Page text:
Determining liability in an accident is a critical part of every lawsuit, and it is essential to recovery in Maryland. Maryland follows strict contributory negligence laws, and as such, establishing fault is a priority in every case. While backing-up accidents may seem straightforward, various factors at play can often affect a claim.

In most Maryland backing-up accident cases, the first inquiry is whether the driver backing out had the right of way. Generally, the car that did not maintain the right of way will be liable for the accident. However, there are exceptions to the right of way rule, and when more than one car is backing up, the driver with the legal right of way may not be paying attention to their surroundings. In these cases, the driver with the right of way may be responsible for some portion of the accident. Another factor in these accidents is whether the car was stopped or moving leading up to the collision. If the vehicle was moving but stops with sufficient room, they may not be liable for the accident.

The most frequent types of backing-out accidents involve a driver backing out of a parking lot. When a car backs out of a parking space into a parked car, generally, liability lies on the person backing up. However, there are exceptions if the static car is illegally parked and in a position where the moving car cannot see the vehicle.

Wrongful death claims may be appropriate when a person dies because of another’s negligent or intentional conduct. In these situations, Maryland allows the deceased’s family to pursue a wrongful death lawsuit against the at-fault party. While the state permits these claims, the wrongful death statute is challenging and requires strict adherence to notice and filing requirements.

Maryland Code § 3-901 explains that a party may bring forth a wrongful death action if a death occurred because of another party’s negligent act or omission. The primary inquiry is whether the deceased would have been entitled to damages if they survived the incident. In this situation, spouses, parents, and children may be entitled to monetary compensation. These claims may arise from a construction accident, nursing home abuse or neglect, defective products, medical malpractice, and auto accidents.

For instance, news sources recently described a harrowing four-vehicle accident in St. Mary’s County, Maryland. State troopers and Maryland State Police Crash Team responded to the scene of the accident. A preliminary investigation reveals that an Audi crashed head-on with an SUV in the center turn lane. The SUV then swiped another vehicle which flipped over and hit another sedan. The SUV driver and passenger died at the scene of the accident. In addition to a host of weapon possession charges, police charged the driver of the Audi with driving under the influence and reckless driving.

Although rarer than fender-benders or sideswipe style crashes, head-on car accidents are frequently the deadliest types of car accidents that a driver could experience. Drivers should not underestimate the severity of these crashes, especially because they often have devastating and fatal consequences.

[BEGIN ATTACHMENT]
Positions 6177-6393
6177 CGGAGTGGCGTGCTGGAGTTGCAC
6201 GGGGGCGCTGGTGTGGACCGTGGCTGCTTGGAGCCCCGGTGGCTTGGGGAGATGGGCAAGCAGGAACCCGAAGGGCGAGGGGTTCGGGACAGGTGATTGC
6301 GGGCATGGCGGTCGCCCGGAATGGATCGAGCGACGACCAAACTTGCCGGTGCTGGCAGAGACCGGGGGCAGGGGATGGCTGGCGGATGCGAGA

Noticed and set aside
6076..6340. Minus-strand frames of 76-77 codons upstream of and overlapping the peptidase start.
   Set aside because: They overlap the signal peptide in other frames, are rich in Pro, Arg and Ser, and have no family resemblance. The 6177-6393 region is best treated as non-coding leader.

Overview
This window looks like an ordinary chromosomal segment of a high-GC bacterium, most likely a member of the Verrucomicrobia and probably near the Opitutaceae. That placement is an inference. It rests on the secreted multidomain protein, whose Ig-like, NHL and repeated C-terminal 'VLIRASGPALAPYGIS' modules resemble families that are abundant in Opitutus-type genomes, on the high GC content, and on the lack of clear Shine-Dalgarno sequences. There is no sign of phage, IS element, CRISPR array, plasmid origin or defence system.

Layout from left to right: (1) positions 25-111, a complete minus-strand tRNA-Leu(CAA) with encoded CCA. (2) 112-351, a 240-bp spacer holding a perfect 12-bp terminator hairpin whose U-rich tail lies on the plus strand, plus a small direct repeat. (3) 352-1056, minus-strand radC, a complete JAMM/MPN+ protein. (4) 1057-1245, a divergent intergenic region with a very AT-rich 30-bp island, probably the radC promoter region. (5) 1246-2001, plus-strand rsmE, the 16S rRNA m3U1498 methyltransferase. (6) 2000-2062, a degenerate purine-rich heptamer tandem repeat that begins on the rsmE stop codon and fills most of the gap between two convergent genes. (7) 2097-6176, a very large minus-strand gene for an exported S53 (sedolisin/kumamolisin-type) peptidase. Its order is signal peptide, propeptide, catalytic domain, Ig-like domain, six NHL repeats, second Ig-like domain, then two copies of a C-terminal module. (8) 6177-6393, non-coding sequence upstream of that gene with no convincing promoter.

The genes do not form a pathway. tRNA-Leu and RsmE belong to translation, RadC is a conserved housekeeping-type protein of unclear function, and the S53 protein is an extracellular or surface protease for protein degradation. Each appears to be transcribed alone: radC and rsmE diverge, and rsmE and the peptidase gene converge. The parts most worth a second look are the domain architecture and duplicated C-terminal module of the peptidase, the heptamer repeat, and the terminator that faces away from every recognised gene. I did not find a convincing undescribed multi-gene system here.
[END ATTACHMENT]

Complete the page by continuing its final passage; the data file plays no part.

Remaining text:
Often, these collisions take place unexpectedly and leave very little time or response for victims to swerve out of the way to avoid the accident. Because these crashes are so unpredictable, it is crucial that drivers take all the steps available to them to best protect themselves, which means exercising care while driving, but also making sure that their vehicle is well maintained and properly insured based on state requirements.

According to a recent news report, a fatal head-on collision left one woman dead and several injured. Based on a preliminary investigation by local authorities, a Chevrolet was traveling westbound when it crossed the center line and struck a Hyundai head-on. Investigators noted that the driver of the Chevrolet crossed the center line for unknown reasons. The driver of the Hyundai was transported to a local hospital where she later died from her injuries. Two minors traveling in the Hyundai were also sent to the hospital to be treated for non-life-threatening injuries. The driver of the Chevrolet refused medical treatment and investigators do not believe that drugs or alcohol were a factor in causing the crash at this time.

State Police in Maryland are investigating a fatal Maryland pedestrian crash that took place at Quantico. According to one news report, investigators indicated that a 30-year-old woman was standing in the road where she was involved in an argument and that she was hit by a vehicle. The police were called to the scene and found the woman in the roadway. She was pronounced dead on the scene. The crash reportedly occurred just before 1 a.m. Police continue to investigate the crash.

Victims of a Maryland pedestrian crash can seek damages from drivers or other parties at fault through filing a lawsuit in a Maryland court. If a driver is negligent—or purposely injures a pedestrian—they may be liable for damages including medical expenses, psychological suffering, physical therapy expenses, lost wages, and more.